When people play the lottery, they are willing to give up a small piece of their money for a chance to win a much larger sum. They believe that if they do, they will be blessed with the opportunity to change their lives, to make things better. This is why the super-sized jackpots of lotteries drive sales, even though most players know that the chances of winning are very low.

The origin of the lottery can be traced back centuries to events such as the Old Testament instruction to Moses to divide the land among Israel’s people by lot and emperors’ use of lotteries to give away slaves and property during Saturnalian feasts. The idea was introduced to America by British colonists, and while initial reaction was mostly negative, it did not dissuade the Continental Congress from establishing a lottery to raise funds for the Revolution.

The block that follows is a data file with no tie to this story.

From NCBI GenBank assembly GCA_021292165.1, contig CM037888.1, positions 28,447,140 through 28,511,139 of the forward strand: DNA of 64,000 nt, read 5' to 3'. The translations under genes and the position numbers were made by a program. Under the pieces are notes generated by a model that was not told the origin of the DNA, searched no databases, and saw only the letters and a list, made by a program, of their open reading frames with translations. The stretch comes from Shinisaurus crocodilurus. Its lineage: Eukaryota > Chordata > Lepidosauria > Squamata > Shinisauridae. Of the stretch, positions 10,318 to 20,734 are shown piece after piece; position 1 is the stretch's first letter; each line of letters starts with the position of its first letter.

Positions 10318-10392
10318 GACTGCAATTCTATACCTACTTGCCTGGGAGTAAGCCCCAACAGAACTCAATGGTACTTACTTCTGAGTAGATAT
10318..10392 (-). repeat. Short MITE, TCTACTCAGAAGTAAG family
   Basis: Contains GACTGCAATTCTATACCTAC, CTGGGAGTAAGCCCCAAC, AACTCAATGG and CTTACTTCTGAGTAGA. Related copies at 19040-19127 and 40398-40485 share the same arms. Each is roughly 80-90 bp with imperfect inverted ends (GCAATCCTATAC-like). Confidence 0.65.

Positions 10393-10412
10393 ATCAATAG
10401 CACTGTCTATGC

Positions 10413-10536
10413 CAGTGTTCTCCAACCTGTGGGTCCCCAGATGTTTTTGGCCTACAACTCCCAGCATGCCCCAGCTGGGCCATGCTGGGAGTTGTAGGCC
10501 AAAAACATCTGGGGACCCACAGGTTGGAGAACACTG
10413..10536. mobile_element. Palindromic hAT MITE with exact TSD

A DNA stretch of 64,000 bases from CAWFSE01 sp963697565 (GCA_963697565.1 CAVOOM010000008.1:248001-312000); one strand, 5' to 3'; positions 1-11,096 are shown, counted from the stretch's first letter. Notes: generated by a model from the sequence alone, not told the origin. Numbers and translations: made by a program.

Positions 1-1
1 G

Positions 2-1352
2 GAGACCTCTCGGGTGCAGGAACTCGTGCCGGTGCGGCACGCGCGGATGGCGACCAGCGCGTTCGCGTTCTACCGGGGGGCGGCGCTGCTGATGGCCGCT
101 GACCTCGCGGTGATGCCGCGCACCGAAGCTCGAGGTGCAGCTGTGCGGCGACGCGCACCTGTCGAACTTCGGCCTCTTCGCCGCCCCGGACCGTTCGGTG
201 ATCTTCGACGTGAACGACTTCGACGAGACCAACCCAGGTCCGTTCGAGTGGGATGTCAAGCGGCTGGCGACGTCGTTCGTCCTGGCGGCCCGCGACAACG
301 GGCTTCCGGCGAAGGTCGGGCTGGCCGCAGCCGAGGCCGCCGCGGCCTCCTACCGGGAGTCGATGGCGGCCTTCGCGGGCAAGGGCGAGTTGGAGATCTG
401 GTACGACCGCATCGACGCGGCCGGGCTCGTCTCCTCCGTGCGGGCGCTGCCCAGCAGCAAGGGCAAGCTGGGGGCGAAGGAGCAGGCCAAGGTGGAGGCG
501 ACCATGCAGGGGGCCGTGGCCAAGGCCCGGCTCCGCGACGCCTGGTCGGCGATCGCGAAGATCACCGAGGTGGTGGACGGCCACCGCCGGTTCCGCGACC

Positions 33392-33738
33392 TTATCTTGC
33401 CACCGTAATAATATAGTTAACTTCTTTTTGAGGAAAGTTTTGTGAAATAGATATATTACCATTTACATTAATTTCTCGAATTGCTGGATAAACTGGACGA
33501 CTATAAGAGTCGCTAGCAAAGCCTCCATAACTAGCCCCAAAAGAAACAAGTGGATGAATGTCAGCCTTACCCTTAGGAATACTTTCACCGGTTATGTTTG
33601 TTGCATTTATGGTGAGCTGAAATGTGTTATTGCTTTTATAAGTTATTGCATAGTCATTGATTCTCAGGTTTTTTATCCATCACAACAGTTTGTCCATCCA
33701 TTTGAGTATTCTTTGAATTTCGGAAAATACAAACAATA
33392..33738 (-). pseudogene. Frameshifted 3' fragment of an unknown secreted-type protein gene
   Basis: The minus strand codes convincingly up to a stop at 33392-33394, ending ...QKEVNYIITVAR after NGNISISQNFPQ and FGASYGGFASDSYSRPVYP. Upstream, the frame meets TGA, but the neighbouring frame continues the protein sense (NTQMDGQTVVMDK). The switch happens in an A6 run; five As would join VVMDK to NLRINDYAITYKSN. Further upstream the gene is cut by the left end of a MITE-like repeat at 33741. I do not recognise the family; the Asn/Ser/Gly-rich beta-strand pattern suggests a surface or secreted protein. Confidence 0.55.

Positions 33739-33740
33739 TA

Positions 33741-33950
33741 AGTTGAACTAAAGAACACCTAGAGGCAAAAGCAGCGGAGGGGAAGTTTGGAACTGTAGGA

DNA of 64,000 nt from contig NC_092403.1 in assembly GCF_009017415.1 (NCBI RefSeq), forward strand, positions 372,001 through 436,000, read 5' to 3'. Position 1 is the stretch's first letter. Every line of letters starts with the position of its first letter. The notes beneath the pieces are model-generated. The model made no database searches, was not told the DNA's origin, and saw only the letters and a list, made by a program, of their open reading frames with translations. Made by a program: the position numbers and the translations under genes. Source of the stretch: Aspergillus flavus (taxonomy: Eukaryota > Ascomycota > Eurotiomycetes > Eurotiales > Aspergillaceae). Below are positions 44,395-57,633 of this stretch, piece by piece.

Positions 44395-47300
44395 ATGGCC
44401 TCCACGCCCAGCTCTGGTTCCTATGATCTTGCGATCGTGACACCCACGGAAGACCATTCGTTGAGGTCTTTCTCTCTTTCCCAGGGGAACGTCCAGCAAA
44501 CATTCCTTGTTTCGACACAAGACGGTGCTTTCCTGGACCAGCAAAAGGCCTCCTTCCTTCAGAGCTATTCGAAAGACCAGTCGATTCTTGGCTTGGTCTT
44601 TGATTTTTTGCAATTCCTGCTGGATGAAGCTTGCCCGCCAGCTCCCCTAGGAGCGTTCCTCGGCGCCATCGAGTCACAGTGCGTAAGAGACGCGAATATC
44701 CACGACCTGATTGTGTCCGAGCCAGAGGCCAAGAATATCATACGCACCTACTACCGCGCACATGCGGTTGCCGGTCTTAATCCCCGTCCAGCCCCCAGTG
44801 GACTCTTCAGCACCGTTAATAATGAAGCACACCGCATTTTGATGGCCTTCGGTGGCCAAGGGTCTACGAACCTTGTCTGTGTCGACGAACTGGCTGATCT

Today, state-sponsored lotteries are popular in 44 states and over 100 countries. From instant-gratification scratch-off tickets to number games like Powerball, the game has become a ubiquitous part of daily life. In addition to their commercial appeal, lotteries are often a source of government revenue.

Rich people do play the lottery, of course; one of the largest Powerball jackpots was a quarter of a billion dollars and was won by three asset managers from Greenwich, Connecticut. But the wealthy buy fewer tickets than their poorer counterparts, and when they do, their purchases represent a smaller percentage of their income.